In our recent blog post “How to Vertically Connect Two Apartments,” we discussed the considerations and process for the vertical combination of two apartment units. It’s not always easy to visualize what that process looks like, so we’ve documented a recent vertical combination to show you what’s involved.
Month: December 2019
How to Vertically Connect Two Apartments
It’s the dream of many New York City apartment owners: the unit above or below you just came on the market, so you are thinking you can annex it and double your living space. Vertical combinations pose different – and more complicated – challenges than horizontal combinations. The challenges may seem daunting, but vertically combining two apartments is doable so long as you follow a process.
What’s Possible Under Your Building’s Rules
Before you actually purchase the new unit, you’ll need to work closely with your building management to arrive at a plan that works for both you and them. The first, and probably most important, thing you’ll want to know is what “intensity” of work your building will permit. Some buildings impose limitations based on anticipated duration, noise, or impact to other units. The process of management determining if you can do what you’d like is called a “conceptual review.” A vertical connection can be done in ways that are simple – popping through a floor slab only – or more complicated, requiring reframing of beams and rerouting building systems like pipes, electric wiring and mechanical systems. It’s important to know at this stage what your building will allow, because it will impact not only how your architect will design the connection, but whether you want to proceed with the project and the purchase. It’s also a good idea to work with the building during this process to uncover any existing structural and mechanical plans which can help your architect to identify a good location for a stair on both floors.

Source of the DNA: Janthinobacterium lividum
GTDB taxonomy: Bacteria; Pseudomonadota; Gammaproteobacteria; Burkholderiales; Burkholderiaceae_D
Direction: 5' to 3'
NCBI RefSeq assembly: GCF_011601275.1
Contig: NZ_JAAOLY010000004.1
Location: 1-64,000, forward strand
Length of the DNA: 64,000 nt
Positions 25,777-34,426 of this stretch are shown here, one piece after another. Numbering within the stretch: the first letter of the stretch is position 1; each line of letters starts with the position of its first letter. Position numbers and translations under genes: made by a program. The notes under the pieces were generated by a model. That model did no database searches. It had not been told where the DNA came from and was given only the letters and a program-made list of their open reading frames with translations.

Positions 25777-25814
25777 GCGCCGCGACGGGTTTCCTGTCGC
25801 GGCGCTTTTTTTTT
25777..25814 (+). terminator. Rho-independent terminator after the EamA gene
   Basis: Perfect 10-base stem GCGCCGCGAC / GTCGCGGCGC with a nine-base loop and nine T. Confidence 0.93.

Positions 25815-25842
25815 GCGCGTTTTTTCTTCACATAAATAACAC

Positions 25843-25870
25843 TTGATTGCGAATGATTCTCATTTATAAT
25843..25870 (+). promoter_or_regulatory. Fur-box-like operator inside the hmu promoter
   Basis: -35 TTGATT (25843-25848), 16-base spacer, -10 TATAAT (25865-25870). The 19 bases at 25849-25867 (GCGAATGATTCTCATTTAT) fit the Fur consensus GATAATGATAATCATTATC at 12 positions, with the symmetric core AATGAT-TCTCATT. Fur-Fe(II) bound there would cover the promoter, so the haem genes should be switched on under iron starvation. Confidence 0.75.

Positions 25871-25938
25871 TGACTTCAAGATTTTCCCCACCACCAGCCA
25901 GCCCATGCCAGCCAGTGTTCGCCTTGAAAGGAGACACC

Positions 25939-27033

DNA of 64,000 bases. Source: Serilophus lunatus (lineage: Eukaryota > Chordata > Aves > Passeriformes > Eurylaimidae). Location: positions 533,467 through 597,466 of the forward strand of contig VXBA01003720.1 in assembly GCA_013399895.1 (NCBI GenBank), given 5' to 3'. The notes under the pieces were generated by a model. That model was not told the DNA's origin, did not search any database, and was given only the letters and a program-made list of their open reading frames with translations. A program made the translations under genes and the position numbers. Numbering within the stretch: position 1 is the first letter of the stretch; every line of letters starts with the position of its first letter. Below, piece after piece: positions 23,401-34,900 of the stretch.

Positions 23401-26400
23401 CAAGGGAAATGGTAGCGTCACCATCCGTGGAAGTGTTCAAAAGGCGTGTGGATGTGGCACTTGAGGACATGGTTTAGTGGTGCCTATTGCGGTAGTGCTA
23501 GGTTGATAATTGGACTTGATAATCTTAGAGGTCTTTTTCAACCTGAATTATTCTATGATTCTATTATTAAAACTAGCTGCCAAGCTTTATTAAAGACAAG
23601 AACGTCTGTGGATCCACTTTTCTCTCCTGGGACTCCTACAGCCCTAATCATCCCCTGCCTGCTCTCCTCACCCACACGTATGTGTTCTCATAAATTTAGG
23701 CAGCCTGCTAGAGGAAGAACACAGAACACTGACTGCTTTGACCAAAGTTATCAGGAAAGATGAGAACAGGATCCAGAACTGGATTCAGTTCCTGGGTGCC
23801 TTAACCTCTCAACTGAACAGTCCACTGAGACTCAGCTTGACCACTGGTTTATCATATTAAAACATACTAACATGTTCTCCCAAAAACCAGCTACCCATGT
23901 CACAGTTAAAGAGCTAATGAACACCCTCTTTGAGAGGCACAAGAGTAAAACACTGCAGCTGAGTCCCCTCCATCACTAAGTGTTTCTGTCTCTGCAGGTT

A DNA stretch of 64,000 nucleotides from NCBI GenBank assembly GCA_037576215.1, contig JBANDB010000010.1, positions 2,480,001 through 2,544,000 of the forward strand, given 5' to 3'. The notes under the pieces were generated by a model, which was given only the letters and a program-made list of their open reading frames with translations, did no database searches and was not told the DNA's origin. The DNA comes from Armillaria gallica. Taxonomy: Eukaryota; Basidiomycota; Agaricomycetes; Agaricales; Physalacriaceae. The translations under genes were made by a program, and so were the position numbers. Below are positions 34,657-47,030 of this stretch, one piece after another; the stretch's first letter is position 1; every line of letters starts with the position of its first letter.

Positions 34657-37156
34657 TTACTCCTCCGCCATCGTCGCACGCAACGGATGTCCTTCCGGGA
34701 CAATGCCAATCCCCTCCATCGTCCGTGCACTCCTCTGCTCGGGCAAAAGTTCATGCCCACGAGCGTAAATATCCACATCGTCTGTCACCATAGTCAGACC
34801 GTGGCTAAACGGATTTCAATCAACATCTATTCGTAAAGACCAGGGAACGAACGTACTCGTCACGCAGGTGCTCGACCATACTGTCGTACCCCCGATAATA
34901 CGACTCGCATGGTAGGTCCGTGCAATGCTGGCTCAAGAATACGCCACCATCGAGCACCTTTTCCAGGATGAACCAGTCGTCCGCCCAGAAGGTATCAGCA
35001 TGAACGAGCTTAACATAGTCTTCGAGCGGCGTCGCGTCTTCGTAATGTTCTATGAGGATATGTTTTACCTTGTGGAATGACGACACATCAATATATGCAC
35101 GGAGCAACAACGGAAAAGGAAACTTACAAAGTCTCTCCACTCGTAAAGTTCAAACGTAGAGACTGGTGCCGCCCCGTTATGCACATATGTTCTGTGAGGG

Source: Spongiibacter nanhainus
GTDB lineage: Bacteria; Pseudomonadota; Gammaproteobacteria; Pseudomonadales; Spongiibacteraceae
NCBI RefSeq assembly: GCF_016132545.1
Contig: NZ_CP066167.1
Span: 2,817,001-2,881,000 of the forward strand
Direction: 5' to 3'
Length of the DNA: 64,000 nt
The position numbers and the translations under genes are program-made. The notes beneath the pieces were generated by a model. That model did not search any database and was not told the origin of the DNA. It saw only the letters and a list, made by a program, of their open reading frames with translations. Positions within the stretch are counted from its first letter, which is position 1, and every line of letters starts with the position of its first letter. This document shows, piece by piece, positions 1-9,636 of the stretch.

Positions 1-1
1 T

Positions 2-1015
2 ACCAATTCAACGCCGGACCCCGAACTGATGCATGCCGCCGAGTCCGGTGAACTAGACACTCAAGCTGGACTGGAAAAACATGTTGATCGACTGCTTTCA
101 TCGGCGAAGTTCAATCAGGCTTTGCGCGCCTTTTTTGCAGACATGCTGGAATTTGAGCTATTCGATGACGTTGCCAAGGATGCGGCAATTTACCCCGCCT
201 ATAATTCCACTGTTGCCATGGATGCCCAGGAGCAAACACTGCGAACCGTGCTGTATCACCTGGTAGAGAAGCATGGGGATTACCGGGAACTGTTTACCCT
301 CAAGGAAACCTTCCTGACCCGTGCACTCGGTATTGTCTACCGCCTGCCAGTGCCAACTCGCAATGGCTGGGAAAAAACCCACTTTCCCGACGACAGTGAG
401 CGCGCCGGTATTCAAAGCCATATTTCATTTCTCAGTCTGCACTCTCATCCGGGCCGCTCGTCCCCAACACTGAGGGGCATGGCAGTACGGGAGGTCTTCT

What’s Physically Possible
The next step is to understand what is physically possible. Using the plans and information from the conceptual review, work with your architect to find an arrangement which feels like the stair is in the exact place it should be without too many compromises. Ideally, the stair should be in a location that seems like it’s always been there. This is a substantial renovation, so the “easiest” place may not be the best place. For example, the easiest place physically to add a stair may mean that it terminates in a bedroom, but that isn’t ideal. Try for the best place, even if it means you have to renovate a little more to make it happen.
Once you’ve identified a good spot, ask a contractor do “probes” (cutting holes in the walls and ceilings) to look for beams, pipes, ducts, etc. This helps you and your architect understand what will need to be moved if the stair is located in that spot. There may be building systems that aren’t on original or previous sets of plans, so probes are critical to confirm what’s actually there. No one wants the costly surprise of finding out after the project has started that the HVAC needs to be moved.
Next, ask your architect to create a sketch that shows the proposed location of the stair in both the original unit and the new unit. Even if you’ve conveyed verbally where the stair will go, a clear visual will eliminate any confusion or misunderstanding. Then submit this sketch to the building management – again – for approval. Once that’s received in writing, the project can then move to the engineering and architectural teams to turn the sketch into a reality.
If you’re thinking about vertically combining two apartments, we can help. Contact us for an assessment of your options.
Having trouble visualizing the process of a vertical apartment combination? We’ve put together a photo essay to walk you through it.